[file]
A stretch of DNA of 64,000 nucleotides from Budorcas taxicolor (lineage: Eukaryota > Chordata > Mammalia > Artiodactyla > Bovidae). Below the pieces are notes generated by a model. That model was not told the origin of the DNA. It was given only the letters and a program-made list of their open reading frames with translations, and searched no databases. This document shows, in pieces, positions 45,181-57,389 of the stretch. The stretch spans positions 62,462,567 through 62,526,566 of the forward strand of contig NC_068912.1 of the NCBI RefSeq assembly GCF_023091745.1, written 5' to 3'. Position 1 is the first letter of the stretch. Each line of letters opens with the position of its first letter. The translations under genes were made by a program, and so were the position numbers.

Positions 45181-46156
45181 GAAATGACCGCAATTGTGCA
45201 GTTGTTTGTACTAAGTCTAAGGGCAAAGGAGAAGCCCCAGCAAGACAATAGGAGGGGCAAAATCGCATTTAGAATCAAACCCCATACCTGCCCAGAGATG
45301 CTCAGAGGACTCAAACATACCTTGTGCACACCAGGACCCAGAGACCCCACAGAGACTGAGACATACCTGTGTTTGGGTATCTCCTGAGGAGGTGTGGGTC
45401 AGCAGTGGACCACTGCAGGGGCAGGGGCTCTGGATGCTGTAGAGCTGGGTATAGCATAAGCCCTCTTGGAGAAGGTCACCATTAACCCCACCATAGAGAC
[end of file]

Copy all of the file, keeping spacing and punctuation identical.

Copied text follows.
A stretch of DNA of 64,000 nucleotides from Budorcas taxicolor (lineage: Eukaryota > Chordata > Mammalia > Artiodactyla > Bovidae). Below the pieces are notes generated by a model. That model was not told the origin of the DNA. It was given only the letters and a program-made list of their open reading frames with translations, and searched no databases. This document shows, in pieces, positions 45,181-57,389 of the stretch. The stretch spans positions 62,462,567 through 62,526,566 of the forward strand of contig NC_068912.1 of the NCBI RefSeq assembly GCF_023091745.1, written 5' to 3'. Position 1 is the first letter of the stretch. Each line of letters opens with the position of its first letter. The translations under genes were made by a program, and so were the position numbers.

Positions 45181-46156
45181 GAAATGACCGCAATTGTGCA
45201 GTTGTTTGTACTAAGTCTAAGGGCAAAGGAGAAGCCCCAGCAAGACAATAGGAGGGGCAAAATCGCATTTAGAATCAAACCCCATACCTGCCCAGAGATG
45301 CTCAGAGGACTCAAACATACCTTGTGCACACCAGGACCCAGAGACCCCACAGAGACTGAGACATACCTGTGTTTGGGTATCTCCTGAGGAGGTGTGGGTC
45401 AGCAGTGGACCACTGCAGGGGCAGGGGCTCTGGATGCTGTAGAGCTGGGTATAGCATAAGCCCTCTTGGAGAAGGTCACCATTAACCCCACCATAGAGAC